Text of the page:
With the high cost of subscription caselaw databases, we’re always looking for authoritative free sources. The Free Law Project is a California non-profit public benefit corporation whose mission is to “provide free, public, and permanent access to primary legal materials on the Internet”. Working with PACER (Public Access to Court Electronic Records) they have collected every free order and opinion available on PACER and published them on an easy-to-use site called CourtListener.
PACER is similar to our Court Registry. It hosts case file documents and docket information for all district, bankruptcy and appellate courts. While it’s not free, it is very reasonably priced. If you’re looking for document information for a U.S. decision, we have an account with PACER and can help you find it.
CourtListener and Google Scholar should be of benefit to those firms who can’t justify subscribing to a U.S. database.
(Hat tip to The Washington Post’s The Volokh Conspiracy column.)
The British Columbia Court of Appeal upheld a lower court decision concerning the consideration of Indigenous heritage with all other factors for adoption of a First Nations, Métis or Inuit child. While Indigenous heritage is important, it is just one factor to be weighed in determining the best interests of the child.
Commentary from Globe and Mail; CBC
Decision: M.M. v. T.B. , 2017 BCCA 296
We recently ordered a number of new books to add to our collection. All titles are linked to the publisher’s record which includes a summary of the content. You can search the Great Library Catalogue to see if the book is available.
Wills and Estates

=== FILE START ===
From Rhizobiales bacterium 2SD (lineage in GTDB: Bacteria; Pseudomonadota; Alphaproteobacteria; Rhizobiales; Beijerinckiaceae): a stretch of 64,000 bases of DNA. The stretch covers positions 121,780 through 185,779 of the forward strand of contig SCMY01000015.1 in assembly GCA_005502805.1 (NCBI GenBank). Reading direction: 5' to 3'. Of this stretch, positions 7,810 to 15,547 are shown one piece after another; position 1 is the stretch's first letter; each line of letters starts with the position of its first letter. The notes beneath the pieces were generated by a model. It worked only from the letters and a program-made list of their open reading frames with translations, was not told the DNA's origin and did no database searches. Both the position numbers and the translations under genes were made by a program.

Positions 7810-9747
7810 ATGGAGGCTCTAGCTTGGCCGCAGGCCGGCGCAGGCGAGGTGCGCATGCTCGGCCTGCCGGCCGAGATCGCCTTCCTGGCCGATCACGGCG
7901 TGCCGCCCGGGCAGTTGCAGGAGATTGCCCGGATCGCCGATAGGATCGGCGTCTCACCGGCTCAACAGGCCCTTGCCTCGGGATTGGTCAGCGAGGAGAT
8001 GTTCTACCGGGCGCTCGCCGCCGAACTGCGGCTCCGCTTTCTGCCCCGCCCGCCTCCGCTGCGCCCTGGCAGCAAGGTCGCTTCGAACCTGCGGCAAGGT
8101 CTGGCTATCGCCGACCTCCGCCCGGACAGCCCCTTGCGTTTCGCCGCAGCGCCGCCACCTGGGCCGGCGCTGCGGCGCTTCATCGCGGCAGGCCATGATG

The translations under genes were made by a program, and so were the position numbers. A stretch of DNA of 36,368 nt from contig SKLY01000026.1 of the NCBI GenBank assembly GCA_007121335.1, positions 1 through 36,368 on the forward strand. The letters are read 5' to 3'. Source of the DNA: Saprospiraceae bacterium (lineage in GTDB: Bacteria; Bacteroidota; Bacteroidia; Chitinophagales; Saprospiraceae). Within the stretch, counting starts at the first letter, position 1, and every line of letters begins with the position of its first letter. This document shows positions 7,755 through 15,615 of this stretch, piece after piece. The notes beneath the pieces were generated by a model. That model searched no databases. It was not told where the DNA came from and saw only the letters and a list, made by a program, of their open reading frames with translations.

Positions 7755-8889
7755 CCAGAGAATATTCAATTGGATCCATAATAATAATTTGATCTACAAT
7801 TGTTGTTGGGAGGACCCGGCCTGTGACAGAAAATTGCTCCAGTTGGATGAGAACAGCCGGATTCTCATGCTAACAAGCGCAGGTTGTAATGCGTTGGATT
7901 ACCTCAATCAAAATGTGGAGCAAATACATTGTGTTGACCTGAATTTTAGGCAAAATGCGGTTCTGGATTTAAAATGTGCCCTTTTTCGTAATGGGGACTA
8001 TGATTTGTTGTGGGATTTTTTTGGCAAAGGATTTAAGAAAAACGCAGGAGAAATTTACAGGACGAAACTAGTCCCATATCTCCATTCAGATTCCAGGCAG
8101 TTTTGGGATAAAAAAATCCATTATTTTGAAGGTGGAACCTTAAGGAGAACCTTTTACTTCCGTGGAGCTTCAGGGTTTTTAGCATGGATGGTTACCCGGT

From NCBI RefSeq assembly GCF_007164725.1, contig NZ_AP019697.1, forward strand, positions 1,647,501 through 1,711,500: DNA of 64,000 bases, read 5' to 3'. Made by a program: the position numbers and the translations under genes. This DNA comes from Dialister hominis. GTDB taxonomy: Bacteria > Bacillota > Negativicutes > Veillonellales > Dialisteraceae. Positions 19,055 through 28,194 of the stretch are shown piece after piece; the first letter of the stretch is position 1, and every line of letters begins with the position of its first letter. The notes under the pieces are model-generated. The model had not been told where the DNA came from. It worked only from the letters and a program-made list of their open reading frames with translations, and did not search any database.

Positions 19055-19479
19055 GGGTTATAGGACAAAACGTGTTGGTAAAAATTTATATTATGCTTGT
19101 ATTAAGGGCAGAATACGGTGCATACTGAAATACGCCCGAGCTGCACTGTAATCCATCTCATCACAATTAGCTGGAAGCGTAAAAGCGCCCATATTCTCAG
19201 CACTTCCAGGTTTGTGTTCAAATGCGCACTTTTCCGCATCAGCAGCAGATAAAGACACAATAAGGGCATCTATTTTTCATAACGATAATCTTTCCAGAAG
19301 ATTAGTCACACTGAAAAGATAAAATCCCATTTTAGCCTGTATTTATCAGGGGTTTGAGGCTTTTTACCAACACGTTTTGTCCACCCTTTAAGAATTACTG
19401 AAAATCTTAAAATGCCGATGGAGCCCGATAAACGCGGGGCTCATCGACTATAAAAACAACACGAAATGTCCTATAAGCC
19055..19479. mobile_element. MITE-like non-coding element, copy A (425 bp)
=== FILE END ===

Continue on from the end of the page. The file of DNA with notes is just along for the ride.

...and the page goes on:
Macdonell, Sheard and Hull on Probate Practice, 5th ed.
Oosterhoff on Wills, 8th ed.
The Executor’s Handbook, 5th ed.
Although new items are placed in our reserve collection, they are still available for borrowing for a 48 hour period.
The Law Society is offering replays of some of our most popular programs. If you didn’t have time to see them earlier in the year, or they sold out before you got around to registering, now’s your chance.
These programs are replays of previously recorded live presentations. Refreshments not included, but feel free to bring your own.
The Manitoba Court of Appeal released a decision that contained a significant analysis of what constitutes a delay in court proceedings, and whether it warrants a dismissal. R. v. Schenkels, 2017 MBCA 62 originated as an appeal of a conviction by a jury for aggravated sexual assault, but also claims delay. Hamilton, J.A. also cites the even more recent Supreme Court of Canada decision of R. v. Cody, 2017 SCC 31.
These decisions demonstrate how long it takes for a matter to go from a charge to an acquittal or conviction. Guidance from the Court of Appeal should help keep it in check.